For his army of hard-core fans the bold-type blurb above will say it all. News of a Dylan offering, his first album of new music in more than three years, guarantees a buying spree.
However, bring objectivity to bear and surely the main response will be of disappointment. Where is the searing anger, the cynicism, the revealing insight, the sheer poetry?
It's there, but in doses too small to satisfy. What was he thinking of with the likes of, "I'm searching for phrases, to sing you praises" ... "A gal named Honey, took my money" ... "My heart is cheerful, it's never fearful" or even, "Charlotte's a harlot, Dresses in scarlet" (from second track, Soon After Midnight)?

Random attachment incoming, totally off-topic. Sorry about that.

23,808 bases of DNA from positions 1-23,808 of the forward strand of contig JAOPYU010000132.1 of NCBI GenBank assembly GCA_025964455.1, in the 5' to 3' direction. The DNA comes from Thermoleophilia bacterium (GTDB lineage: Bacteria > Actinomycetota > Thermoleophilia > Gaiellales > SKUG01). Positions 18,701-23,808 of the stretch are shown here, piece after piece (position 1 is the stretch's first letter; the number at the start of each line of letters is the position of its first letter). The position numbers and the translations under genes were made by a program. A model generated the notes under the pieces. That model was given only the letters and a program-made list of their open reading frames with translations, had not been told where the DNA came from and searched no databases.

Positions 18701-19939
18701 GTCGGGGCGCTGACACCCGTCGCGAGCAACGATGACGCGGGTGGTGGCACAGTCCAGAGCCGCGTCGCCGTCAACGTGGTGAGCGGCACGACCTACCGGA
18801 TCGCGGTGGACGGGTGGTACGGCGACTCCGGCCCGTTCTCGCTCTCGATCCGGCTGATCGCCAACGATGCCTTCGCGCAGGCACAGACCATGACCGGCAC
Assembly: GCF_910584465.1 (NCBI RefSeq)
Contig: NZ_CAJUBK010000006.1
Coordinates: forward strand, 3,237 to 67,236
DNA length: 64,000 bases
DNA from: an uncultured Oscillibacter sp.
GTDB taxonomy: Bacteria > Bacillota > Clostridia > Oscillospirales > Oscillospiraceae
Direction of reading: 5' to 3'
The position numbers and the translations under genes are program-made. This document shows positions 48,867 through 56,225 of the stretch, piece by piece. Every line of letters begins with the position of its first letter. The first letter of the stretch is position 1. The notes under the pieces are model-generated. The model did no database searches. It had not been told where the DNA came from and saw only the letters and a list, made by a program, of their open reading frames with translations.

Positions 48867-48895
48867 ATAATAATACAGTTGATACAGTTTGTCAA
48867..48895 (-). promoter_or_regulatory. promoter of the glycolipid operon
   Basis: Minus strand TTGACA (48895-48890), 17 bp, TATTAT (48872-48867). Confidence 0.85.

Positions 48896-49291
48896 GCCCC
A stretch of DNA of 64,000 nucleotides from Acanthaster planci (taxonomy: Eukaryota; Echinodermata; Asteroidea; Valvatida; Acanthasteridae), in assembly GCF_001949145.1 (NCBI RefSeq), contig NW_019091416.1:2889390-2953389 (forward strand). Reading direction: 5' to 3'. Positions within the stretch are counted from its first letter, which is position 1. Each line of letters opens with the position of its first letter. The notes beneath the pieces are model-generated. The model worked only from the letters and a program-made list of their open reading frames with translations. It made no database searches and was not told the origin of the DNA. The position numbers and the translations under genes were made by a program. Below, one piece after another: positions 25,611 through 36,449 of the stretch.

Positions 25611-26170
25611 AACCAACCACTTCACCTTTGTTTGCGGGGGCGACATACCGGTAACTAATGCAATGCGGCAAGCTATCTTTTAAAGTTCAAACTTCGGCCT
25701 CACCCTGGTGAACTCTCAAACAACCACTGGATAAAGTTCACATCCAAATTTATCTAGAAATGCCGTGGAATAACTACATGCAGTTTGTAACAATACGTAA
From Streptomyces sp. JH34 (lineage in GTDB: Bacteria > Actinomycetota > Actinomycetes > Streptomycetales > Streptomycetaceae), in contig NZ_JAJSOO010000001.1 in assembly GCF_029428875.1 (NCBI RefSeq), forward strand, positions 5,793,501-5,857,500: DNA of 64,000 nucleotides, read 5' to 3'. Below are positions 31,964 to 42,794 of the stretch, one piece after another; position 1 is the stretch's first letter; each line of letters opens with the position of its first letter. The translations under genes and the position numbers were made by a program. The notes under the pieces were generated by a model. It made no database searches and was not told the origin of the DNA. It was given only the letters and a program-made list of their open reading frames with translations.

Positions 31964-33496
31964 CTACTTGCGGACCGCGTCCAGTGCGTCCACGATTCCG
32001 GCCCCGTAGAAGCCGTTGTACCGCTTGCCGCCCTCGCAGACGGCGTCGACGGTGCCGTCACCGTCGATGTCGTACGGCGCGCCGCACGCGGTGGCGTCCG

His fans will say it is simply their Bob, taking the "p", but it's frustrating that he so rarely deigns to serve up all that he's capable of.
There is bluegrass slide guitar, hillbilly banjo, rockabilly rhythms, a three-chord blues, and even shades of Louis Armstrong in the opening Duquesne Whistle ... and the title track, a ballad documenting the sinking of the Titanic, seems to drag on for longer than the liner took to sink.
The voice is there, now more gravelly than the road to the Maitai Dam, but anyone new to Dylan would surely wonder what all the fuss has been about.
Best tracks: Scarlet Town, Long and Wasted Years, Tin Angel.
- Reviews by Alan Clarke, CDs from Everyman Nelson.
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